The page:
1.  Keep Rain X or Lip balm in your blind bag.

A little rubbed on the reed and tone board will keep your call from sticking even on the coldest days and will not interfere with the operation.

2. Stay Warm and Stay Longer

Layer clothing and keep the bulk down.

Layering your clothing should be the rule for the fowled up Waterfowler.

Remember, moisture displaces air which is the source of insulation. Materials used when I was younger absorb moisture and became much less effective on the wet clod days I learned to hunt in.

Today we have many providers of top rate layering cloths which keep moisture away from the skin and hold the insulation properties. Keeping these materials close to the skin is the first priority. New light form fitting materials, (like Under Armor) are a great place to start.

A second layer of felt lined pants and shirt is another good choice. This layer should hold heat in.

The next layer should be a good quality outer garment which keeps the cold out.

Now here is a pretty good tip, on extremely cold days, use several heat packets like HEAT or GRABB. Place them in front pant and shirt pockets, and if you have a tight fitting vest under your coat place some in those pockets as well. Another in your coat pockets and you are set to go!

3. When it is cold, remember your best friend.

Keep water consuming shammy in your blind bag for your dog. In about a minute you can take 75% to 85% of the water off your dog on those cold wet days. That small act will help conserve his energy and keep him comfortable. He will hunt longer and harder for you.

4. Keep Hidden or Be Seen!

Ducks have great vision and an incredible 340 degree field of view. This means that a duck can have a sharp view of objects near and far almost completely around them, without turning its’ head. If you are not hidden or are moving the ducks will see you. Most flared birds are not due to decoys or calling, but on hunters who “fowled up” their hide.                                                                                                                                  

5. Talk with not at the Ducks

When the ducks are coming in straight ahead, don’t call. Let them come in.

When the ducks start an erratic wing beat, hit them with a comeback call immediately to bring them back on line. As soon as they respond and get on a straight line to your spread, stop calling.

If they look as if they may drift off-line, use single quacks and feeding call to bring them back on line.

a) Remember, less is more when calling ducks.

b) Try calling at birds as they circle or quarter into the wind. This will make it easier for them to set up for a landing zone into the wind.

c) Call to tails and wings but NOT the beak!

d) Always start high and come down the scale smoothly with no "start-up note."

Use the Drake Mallard whistle on calm days to build confidence.

6. Tip Six Make your decoys shake, rattle, and roll!

Add movement to your decoys and increase commitment from the birds.

Jerk strings or motion decoys are critical for success on windless days hunting over water. Protected bays and flooded timber can even be calm when other areas are being hit by the wind.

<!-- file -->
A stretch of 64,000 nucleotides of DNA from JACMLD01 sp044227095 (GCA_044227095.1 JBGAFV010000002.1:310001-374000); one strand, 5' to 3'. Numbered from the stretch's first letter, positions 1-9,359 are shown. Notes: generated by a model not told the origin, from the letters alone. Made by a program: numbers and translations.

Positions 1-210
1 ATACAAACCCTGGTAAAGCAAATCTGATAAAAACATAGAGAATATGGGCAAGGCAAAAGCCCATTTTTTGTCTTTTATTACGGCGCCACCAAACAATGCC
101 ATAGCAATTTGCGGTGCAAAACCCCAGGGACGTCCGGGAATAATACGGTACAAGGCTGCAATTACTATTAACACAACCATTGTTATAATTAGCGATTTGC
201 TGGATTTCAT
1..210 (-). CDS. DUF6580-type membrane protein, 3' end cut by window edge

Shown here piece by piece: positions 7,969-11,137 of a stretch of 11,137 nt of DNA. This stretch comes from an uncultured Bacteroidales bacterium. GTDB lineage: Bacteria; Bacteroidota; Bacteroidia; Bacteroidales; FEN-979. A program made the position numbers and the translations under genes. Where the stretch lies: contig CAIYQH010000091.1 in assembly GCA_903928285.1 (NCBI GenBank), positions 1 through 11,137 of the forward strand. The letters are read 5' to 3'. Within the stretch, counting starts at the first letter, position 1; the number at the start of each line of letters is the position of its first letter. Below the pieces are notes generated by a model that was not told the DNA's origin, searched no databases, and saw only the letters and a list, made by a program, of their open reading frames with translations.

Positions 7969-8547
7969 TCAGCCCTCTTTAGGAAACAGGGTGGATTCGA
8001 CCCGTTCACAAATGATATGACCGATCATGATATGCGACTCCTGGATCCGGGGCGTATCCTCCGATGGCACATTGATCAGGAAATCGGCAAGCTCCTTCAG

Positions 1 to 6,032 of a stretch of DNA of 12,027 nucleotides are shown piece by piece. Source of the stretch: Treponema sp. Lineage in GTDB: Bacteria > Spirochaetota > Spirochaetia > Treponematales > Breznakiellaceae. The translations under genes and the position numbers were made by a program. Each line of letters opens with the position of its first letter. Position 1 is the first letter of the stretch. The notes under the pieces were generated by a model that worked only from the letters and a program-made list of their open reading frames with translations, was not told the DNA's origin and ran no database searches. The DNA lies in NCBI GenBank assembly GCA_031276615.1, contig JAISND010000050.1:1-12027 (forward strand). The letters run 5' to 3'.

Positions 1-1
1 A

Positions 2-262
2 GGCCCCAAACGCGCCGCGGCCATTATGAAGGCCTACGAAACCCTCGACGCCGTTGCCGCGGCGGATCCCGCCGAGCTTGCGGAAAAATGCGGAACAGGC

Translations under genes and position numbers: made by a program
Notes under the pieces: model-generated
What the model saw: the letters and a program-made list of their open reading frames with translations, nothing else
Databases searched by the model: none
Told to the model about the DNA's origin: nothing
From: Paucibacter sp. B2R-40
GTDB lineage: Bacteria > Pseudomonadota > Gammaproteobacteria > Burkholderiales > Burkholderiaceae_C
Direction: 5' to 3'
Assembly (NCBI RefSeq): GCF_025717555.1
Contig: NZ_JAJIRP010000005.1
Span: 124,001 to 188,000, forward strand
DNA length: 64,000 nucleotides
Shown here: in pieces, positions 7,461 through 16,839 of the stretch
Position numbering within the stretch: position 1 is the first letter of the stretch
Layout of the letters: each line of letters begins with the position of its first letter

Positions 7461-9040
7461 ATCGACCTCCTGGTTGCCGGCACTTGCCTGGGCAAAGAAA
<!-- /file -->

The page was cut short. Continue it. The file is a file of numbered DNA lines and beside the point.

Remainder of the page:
When you find you are hunting in these conditions try downsizing your rig to fewer decoys and add a jerk string or spinning wing decoys. Another great tool is the bilge pump duck pump. Look in our video tip section to see how to build one.

7. Tip Seven Use a Goose Call to hail ducks!

Ducks respond well to a goose call and they can hear a goose call from farther away then they can a duck call.

After you get their attention go back to the duck call … but don’t over work them. Remember as soon as you see them targeting your spread, lay off the call unless they change trajectory.

8. Tip Eight Slow down and Enjoy this!

Don’t rush your shots. Regardless of the waterfowl DVDs show you, screaming and yelling and throwing open the blind doors doesn’t help you kill ducks or geese…. It may hurt you. Make a deliberate effort to slow down when mounting your shotgun, tracking your target and squeezing the trigger at just the right moment. Try getting up quietly with as little disturbance as reasonable and taking in a breath before you shot. I believe doing so WILL help you kill more waterfowl.

9. Escort the geese to your kill hole.

Use magnum Canada “Looker” decoys as a way to funnel the geese in where you want them.

Geese coming into a spread will shy away from three to six “Sentry” decoys and mover more to the feeding resting birds.

10. Tip Ten – Hold the high ground.

When hunting a cut grain field for ducks and geese, locate your decoys at the highest point in the field – a knoll, or rise in elevation. Your decoys will be more visible to the birds and they feel more comfortable with the greater view the hill provides. Place your blind on the down side shadowed side of the hill as that will offer more concealment.

11. Lighting the Spread

Here is a great tip for setting up your field decoys in the dark.

If you are like me you have probably had the experience of setting decoys up in the dark thinking they were perfect only to realize when the sun in coming up that they are much closer then you intended. Here is a good way to minimize that from happening.

Get a few of the light sticks you see kids using on Halloween and at concerts. After you establish where your blinds are going to be located step off thirty-five yards to each side on the blinds and put a glow stick down, then add one to the center of the blinds. That way as the decoys are being distributed a common reference to the shooting hole and the blinds can be maintained by you and all your hunting buddies.It can also save you some time and potential embarrassment after parking the truck and making a long hike back to the spread (or at least where you thought the spread was) on those early dark mornings.